Christmas came early to the Archives & Special Collections when we received two boxes of books by Native American authors from Amherst College alumnus Peter Webb (Class of 1974) just before we closed up shop for our holiday break. There are many exciting items in this very generous gift, including copies of some of Charles Eastman’s books in their original dust jackets, but this item eclipses all the others:
Hmmm…a piece of an old newspaper?
Someone used the first page of the October 14, 1783 issue of the Connecticut Courant and Weekly Intelligencer to make a protective cover for their copy of the 1772 first edition of Samson Occom’s Sermon. Not only are we delighted to now hold a true first printing of this important work, but that wrapper tells us that just over a decade after it was printed, someone thought it was worth wrapping up for a little extra protection. Most likely that person was in the vicinity of Hartford, CT, but it’s almost impossible to be certain — newspapers certainly traveled far and wide, and the only certainty about the date the Courant was sewn to the Sermon is no earlier than October 1783.
I am at the start of a more extensive research project into the publishing history of this sermon and its many reprintings, which I will report on in the months ahead. For now, it brings me great bibliographical pleasure to see these search results in our online catalog:
In addition to the generosity of our alumni, we also depend on the wonderful world of the antiquarian book trade to build our collections. This week it was Tom Congalton of Between the Covers Rare Books who called an amazingly rare item to our attention: The Experience of George A. Spywood.
As you can see from the cover, this pamphlet was printed to raise money to save George A. Spywood’s house. One reason I love booksellers so much is that they often save us a lot of work by doing extensive research about their books. Here is a very helpful excerpt about this item:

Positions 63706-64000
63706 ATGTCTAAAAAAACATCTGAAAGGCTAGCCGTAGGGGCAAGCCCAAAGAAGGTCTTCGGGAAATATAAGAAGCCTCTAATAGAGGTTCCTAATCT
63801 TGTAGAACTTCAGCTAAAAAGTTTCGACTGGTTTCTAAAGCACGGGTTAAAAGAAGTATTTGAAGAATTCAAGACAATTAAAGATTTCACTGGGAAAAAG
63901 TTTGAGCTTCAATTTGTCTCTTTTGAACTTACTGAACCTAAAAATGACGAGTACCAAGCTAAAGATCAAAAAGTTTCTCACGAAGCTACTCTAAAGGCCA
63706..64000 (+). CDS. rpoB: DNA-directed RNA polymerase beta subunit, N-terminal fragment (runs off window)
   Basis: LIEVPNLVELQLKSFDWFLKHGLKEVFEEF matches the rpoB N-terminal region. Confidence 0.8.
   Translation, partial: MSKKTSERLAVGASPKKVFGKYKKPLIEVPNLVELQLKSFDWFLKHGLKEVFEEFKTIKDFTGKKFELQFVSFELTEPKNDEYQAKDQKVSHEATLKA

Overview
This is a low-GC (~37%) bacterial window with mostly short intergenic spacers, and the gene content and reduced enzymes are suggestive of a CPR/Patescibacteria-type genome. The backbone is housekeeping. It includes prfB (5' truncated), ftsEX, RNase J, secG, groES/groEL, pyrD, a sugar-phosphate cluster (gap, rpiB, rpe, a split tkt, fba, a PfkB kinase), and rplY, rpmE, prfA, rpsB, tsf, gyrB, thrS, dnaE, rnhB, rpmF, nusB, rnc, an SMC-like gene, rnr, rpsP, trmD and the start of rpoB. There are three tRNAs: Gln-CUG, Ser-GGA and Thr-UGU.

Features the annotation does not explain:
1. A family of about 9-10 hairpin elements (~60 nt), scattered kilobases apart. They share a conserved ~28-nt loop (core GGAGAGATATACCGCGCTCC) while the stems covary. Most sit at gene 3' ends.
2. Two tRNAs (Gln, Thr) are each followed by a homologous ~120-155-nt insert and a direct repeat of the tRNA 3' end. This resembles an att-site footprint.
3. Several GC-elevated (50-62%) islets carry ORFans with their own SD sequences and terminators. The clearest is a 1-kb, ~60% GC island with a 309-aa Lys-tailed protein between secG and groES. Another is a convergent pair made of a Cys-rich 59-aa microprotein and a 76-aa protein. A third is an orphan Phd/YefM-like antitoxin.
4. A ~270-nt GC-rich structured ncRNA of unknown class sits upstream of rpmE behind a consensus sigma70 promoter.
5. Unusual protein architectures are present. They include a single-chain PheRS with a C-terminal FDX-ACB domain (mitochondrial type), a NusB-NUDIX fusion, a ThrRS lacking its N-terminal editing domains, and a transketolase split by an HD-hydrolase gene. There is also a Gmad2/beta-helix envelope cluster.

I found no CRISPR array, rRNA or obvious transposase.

“Spywood happily pursued the sailor’s trade until after several voyages his friend, the captain, took ill and died. He later renounced his vices and took to the ministry after a vision. In 1844 he was given the pastorship of the Colored M.E. Church of Hartford, Connecticut, and took an active part in precipitating the schism of the A.M.E. Zionists from the Weslyans. It is possible that Spywood stressed his Native American heritage over his African for the purposes of this pamphlet, anticipating more sympathy if he hid his African ancestry. Perhaps most likely he was of mixed Native American and African ancestry. Carter G. Woodson references him as a Bishop in the Zionist faction in his study The Negro Church without referring to his ethnicity, and he is mentioned in several other histories of the Church. OCLC locates a single copy with the above publishing information, but this issue appears complete (collating 1-28pp., with separate wrappers) and contains no printing information. While we obviously have a vested interest in establishing the precedence of this version of the pamphlet, we strongly conclude that this copy has the feel of fulfilling the object of a mendicant pamphlet, and is likely both earlier than the 1843 version, and may indeed be unique. In any event it is rare.”
And here is the first page of the memoir:
I had a brief conversation with Native Studies professor Lisa Brooks earlier this morning and her reaction is that Spywood’s specificity regarding his tribal ancestry — naming the “Marshpee” and the “Pumham” — suggests he is being honest about that heritage. False claims of Indigenous ancestry are usually more vague. Lisa’s other comment was that we may very well be able to track down Spywood’s descendants, or some traces of them.
This book will soon be added to our online catalog and we will also add it to our queue for digitization.